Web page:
Kaplan responded, saying that her input was that the letter should not in any way shame Boylan.
'While it turns out the response was never published, I made it very clear that any response should never shame an accuser,' she told the Post. 'Given the revelations in the New York Attorney General report, I support and agree with Time’s Up that Governor Cuomo should resign.'
Tchen said she did not remember the particulars of the letter in regards to what she discussed with Kaplan, but denied that she would take part in an effort to discredit an accuser.
'You cannot make any attempt to attack or discredit a person who has come forward with allegations,' she told the outlet. 'Had those parts existed in what was read to me, I would have said, "Do not say that."'
In a statement sent to the Hollywood Reporter Tchen further doubled down on her stance.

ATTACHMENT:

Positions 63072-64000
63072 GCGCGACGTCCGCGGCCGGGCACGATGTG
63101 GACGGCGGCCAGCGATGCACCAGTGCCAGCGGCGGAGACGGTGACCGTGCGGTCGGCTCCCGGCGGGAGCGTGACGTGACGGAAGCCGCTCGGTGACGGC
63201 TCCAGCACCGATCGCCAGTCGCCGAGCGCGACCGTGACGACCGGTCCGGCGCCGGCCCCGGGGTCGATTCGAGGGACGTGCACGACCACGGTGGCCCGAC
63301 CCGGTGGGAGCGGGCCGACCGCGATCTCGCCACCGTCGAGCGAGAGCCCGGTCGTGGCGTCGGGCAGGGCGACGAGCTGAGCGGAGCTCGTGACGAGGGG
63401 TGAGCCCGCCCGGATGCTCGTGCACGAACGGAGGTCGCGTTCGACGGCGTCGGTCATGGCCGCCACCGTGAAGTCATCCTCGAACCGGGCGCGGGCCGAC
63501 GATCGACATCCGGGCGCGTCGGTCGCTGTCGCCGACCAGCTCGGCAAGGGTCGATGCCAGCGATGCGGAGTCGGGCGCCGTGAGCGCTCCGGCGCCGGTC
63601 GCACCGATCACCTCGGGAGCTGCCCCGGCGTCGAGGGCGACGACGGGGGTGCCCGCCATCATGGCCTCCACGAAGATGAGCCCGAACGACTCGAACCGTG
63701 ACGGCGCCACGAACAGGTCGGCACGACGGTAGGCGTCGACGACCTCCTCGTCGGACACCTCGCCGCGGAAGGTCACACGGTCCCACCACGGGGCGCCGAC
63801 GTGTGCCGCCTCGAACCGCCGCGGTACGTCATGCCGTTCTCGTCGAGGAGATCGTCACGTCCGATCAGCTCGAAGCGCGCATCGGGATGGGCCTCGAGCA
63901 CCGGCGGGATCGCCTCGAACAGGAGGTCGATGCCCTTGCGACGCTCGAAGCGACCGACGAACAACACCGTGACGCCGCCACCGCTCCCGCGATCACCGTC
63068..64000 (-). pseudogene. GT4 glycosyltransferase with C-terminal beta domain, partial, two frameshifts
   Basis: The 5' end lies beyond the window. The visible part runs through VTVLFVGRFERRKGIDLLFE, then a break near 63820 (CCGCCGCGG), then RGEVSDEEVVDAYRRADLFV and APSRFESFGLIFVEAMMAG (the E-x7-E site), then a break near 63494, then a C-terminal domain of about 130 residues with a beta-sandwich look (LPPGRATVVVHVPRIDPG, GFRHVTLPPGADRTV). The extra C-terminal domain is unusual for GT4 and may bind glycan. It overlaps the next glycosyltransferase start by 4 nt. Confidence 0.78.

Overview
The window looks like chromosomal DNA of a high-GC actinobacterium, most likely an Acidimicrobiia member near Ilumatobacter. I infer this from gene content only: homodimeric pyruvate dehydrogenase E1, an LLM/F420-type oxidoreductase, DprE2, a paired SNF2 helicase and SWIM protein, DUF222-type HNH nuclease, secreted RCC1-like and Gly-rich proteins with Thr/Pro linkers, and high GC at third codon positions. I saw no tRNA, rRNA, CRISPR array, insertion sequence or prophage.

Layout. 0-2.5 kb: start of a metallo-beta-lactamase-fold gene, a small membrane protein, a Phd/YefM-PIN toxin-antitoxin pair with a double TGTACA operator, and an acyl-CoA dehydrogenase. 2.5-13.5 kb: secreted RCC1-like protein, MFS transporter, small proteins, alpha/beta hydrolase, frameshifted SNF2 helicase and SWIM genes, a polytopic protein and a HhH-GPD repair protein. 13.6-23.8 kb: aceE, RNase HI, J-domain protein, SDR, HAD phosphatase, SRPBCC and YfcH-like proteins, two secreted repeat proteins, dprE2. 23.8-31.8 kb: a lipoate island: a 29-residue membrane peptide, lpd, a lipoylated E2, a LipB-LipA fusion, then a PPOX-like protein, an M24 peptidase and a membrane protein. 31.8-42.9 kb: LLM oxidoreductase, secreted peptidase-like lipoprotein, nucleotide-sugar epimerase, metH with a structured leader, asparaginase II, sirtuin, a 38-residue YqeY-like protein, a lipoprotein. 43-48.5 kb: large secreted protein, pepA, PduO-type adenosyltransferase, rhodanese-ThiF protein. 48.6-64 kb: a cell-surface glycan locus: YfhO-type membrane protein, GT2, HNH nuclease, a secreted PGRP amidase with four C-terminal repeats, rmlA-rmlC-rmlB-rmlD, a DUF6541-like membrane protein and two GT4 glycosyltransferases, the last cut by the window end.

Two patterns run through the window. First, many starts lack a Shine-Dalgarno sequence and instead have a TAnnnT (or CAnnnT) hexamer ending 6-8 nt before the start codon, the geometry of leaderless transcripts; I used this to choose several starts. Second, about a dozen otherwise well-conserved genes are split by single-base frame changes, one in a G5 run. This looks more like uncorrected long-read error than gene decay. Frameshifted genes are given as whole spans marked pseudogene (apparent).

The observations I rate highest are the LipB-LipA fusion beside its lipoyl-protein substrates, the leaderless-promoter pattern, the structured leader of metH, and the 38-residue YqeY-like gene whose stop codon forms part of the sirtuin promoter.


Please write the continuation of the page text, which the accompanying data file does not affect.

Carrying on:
'Before any allegations were made against Governor Cuomo, in 2019, Time’s Up worked with his administration to pass the Time’s Up/NY Safety Agenda. In December 2020, Tina was asked to give her perspective on a public response to Ms. Boylan’s allegations,' she told the outlet.
'Although Tina made no recommendations as to what he should do, she shared the stance Time’s Up has always taken in these matters. She was clear that any response coming from the Governor’s office addressing the allegations would be insufficient and unacceptable if it did not acknowledge the experiences of the women who came forward, and that it should in no way shame or discredit the women.'